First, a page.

Wine 101: How to Taste Wine With Andrew Lampasone of Wine Watch
Step Four: Taste
By this point, you probably just want to get your buzz on, but the goal is to really get a good feel for the wine in your mouth. Sip in a good amount and let it sit on your tongue, feeling the weight and mass of the wine. Hold it for three to five seconds before swallowing.
"A wine that is very concentrated and viscous contains either a high amount of sugar, alcohol, and/or acid," said Lampasone. "A very light wine is probably low in alcohol, sugar, and/or acid. A white wine that prickles the back of your tongue is probably fairly high in citric or malic acid [associated with green apple]. A red wine that completely dries out your mouth, leaving you speechless, is probably high in tannins -- a compound found in the grapes' seeds and stems that can be very bitter."
Step Five: Wait...
The initial flavors that traverse your palate when you first let the wine sit in your mouth will change after swallowing. There are three stages to the finish.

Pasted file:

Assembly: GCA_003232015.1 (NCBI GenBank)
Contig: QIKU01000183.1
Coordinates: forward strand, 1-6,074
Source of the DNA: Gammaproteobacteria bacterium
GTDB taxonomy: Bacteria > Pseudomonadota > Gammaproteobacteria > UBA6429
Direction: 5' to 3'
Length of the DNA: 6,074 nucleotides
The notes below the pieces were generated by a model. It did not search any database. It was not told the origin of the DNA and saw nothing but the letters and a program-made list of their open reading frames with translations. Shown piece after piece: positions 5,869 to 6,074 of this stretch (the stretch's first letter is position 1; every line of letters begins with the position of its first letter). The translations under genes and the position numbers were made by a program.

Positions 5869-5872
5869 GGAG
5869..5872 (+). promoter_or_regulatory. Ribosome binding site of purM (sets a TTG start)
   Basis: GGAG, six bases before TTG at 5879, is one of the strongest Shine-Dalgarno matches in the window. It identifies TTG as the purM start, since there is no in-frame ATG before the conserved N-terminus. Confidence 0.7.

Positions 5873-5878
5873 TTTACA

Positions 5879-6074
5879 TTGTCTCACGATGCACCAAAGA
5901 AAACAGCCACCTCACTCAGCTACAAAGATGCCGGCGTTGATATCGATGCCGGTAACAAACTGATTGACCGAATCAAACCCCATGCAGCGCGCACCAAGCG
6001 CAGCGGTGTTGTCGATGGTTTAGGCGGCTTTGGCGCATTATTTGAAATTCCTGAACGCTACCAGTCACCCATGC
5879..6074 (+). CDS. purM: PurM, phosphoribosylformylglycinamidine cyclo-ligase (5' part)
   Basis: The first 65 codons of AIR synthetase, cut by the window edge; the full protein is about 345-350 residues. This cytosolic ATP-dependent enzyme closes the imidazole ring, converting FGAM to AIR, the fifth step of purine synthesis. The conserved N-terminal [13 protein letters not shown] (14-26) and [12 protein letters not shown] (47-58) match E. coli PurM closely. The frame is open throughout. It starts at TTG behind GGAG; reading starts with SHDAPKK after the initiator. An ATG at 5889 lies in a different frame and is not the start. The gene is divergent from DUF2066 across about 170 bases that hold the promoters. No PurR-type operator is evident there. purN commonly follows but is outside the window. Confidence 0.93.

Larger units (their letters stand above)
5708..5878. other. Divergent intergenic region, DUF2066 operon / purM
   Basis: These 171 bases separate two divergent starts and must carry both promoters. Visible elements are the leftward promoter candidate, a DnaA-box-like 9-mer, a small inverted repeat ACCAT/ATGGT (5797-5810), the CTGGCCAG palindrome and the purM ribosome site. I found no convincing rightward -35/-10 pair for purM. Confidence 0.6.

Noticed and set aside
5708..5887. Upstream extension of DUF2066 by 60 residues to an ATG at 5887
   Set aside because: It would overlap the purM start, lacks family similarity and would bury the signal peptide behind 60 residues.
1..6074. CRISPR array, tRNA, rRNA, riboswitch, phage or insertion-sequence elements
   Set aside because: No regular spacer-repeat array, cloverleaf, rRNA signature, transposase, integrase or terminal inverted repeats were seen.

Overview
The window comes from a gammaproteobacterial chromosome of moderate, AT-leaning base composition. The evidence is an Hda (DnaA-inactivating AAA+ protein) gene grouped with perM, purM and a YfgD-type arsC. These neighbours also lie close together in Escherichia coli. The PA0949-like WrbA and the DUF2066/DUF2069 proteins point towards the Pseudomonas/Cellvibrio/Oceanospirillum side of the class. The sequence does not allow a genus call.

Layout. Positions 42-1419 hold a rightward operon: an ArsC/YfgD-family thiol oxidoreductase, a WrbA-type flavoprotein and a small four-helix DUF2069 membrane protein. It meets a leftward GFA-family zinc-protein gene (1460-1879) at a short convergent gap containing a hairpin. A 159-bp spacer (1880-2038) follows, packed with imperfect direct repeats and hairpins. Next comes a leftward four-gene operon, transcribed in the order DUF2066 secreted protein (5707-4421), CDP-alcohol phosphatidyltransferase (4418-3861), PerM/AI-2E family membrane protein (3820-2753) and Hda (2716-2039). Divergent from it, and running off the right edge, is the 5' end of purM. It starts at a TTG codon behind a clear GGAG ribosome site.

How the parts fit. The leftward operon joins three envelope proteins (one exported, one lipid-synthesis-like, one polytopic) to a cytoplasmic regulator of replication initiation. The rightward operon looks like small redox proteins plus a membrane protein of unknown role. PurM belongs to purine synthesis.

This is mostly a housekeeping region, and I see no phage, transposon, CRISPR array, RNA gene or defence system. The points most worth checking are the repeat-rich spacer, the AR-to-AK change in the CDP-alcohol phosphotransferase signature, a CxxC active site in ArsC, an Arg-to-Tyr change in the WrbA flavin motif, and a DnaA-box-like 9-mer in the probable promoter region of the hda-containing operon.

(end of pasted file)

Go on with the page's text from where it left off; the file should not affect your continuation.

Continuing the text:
According to Lampasone, "The finish sets great wine apart from good ones. The first 15 seconds, the essence of the wine will be the strongest and sometimes too strong due to excessive drying tannins, acidity, or alcohol. The next 15 seconds, the intense flavors will begin to diminish quickly for most wines. The following 15 seconds, most of the flavors will be faded and the wine will neutralize your palate. Only the best of wines will be well-balanced through all three stages, and only the very best will gain in complexity and flavor after the initial 15 seconds. After 45 seconds, if you can still taste the wine, try to determine if the acid, alcohol, and fruit are still in balance."
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